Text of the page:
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Wednesday 14 April |
Saint of the Day: Bl. Hadewych of Meer
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There’s a hidden prayer in the final petition of the Hail Mary

Liz West | Flickr CC

Elizabeth Zuranski - published on 03/29/17

Our Lady will accompany us if we let her

“Pray for us sinners, now and at the hour of our death.”

I learned these words early in childhood. I learned the sounds, the placement of the pauses; I even mastered the art of blending my voice with other voices to form a united wave of supplication. But after years of Hail Marys, one day it dawned on me that there was a hidden petition in the final words.

“At the hour of our death.” We’re asking Mary to pray for us in the most important moment of life, when the soul leaves the body and stands before Our Lord. When eternity, for good or for ill, stretches before us.

But, it seems to me, that “hour of our death” can also mean more. A year or two ago, on the treadmill at the gym, I was praying. At some point as I was going along, grace granted me a little thought—there are two kinds of death! Not only is there bodily death, but there is also a dying to self, a putting to death of the “old man” St. Paul refers to — the part of me that is turned from God and attached to self and sin.

And don’t we need Our Lady’s support in that moment of “death” as well?

Now, I understand this petition of the Hail Mary to encapsulate all of this: Pray for me now; pray for me at the hour of my physical death; and pray for me at the time of my little, daily deaths—those deaths to self, those times when I am called upon to bury the “old me” so that, dead to sin, I may rise to fullness of life in Christ.

“Put off your old nature which belongs to your former manner of life…,” says St. Paul, writing to the Ephesians, “and put on the new nature, created after the likeness of God.”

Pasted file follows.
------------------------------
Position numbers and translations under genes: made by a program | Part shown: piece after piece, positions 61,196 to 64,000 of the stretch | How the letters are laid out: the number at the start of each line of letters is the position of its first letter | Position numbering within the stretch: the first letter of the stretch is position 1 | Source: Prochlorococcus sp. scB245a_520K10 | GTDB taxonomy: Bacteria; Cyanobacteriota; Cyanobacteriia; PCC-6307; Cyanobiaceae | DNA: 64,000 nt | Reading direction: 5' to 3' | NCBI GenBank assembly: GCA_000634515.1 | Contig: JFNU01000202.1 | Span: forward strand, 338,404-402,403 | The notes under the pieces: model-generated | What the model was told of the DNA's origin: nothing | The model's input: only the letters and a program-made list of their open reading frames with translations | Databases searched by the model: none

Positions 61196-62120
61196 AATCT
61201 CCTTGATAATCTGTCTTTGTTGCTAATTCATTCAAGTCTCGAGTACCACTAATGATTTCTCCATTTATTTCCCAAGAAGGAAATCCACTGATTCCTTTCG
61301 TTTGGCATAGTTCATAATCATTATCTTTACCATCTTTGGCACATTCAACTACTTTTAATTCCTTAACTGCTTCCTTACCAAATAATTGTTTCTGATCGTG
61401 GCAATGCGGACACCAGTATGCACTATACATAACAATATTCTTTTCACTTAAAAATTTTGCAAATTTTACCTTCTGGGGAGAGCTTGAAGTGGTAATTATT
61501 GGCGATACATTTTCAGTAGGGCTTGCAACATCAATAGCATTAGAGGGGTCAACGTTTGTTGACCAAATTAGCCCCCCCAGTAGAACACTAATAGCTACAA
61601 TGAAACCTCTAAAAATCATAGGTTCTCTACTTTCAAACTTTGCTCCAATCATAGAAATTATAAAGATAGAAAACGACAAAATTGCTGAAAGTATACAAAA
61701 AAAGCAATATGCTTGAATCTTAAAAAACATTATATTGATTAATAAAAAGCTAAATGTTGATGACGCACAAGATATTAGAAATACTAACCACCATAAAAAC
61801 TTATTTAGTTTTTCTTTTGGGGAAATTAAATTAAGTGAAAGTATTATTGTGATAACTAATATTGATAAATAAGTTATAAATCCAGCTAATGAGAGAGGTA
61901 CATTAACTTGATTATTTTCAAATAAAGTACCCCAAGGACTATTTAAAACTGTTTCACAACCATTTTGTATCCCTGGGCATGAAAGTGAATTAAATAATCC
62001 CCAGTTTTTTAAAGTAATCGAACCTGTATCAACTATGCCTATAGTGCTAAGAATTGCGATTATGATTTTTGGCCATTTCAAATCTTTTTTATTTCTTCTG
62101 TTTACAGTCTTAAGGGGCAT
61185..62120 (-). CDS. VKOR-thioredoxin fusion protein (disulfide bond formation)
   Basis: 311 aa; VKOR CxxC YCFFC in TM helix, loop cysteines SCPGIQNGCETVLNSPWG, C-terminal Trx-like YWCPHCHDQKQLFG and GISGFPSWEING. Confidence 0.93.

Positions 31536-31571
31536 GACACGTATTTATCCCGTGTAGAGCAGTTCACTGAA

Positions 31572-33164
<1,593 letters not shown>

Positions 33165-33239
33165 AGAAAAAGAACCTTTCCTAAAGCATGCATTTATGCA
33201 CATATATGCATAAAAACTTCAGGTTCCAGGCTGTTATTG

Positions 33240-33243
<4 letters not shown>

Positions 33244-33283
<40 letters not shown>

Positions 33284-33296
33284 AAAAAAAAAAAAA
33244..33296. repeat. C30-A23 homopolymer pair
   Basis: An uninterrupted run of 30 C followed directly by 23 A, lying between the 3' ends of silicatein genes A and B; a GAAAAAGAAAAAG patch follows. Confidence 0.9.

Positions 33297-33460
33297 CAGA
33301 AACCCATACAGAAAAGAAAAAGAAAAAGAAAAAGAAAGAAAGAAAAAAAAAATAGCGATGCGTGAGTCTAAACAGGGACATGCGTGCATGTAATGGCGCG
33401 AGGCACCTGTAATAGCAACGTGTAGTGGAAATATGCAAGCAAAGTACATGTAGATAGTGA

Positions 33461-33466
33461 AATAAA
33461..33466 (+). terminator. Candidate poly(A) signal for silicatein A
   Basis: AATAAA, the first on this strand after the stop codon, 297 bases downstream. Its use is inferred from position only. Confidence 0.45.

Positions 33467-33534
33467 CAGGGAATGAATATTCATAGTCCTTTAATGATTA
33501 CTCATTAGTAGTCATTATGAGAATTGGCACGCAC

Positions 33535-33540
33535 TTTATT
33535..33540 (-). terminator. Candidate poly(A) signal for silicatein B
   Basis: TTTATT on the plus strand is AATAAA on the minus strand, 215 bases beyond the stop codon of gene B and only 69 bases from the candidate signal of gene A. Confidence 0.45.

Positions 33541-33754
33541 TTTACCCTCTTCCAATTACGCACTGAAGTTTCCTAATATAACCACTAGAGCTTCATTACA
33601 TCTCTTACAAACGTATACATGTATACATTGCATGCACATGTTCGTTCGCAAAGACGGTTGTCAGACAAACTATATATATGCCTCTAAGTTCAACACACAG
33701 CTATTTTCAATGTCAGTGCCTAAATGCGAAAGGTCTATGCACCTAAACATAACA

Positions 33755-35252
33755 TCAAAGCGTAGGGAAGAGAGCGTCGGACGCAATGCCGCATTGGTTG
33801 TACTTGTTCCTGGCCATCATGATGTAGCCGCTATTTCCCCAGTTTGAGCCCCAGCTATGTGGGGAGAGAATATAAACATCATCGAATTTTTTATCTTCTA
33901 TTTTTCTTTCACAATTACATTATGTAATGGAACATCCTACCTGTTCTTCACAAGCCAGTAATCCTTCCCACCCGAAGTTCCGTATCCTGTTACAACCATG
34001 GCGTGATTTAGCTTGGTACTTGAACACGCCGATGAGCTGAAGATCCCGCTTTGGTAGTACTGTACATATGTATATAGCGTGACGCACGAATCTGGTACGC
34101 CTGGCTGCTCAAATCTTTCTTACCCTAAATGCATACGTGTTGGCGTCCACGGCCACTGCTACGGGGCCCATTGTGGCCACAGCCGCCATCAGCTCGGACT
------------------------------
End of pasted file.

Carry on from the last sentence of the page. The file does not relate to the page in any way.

Is not this “putting off our old nature” a kind of death? A death we also fear and flee on a daily basis? Sometimes I am tempted to think that a one-time bodily martyrdom sounds relatively simple compared to the prospect of sacrificing my will day in and day out.

This is where Our Lady comes in. I can run to her with my fears, my terrible images of what the future holds, and my utter weakness. Pray for me NOW—in all my present problems, fears, and struggles. And at the hour of death—at those hours of death to self and at that ultimate hour in which I will be brought before the judgment seat.

As she stayed with Christ to the very last, so will she accompany us, if we let her. She desires to sustain us in our daily deaths so that she may see us arrive victorious before Christ in our final hour.

Our battles are real! Our little struggles do count! But we can’t win them on our own. Let us pray earnestly, then, in sincerity and in confidence to our faithful Mother.

Holy Mary, Mother of God, pray for us sinners, now and at the hour of our death. Amen.

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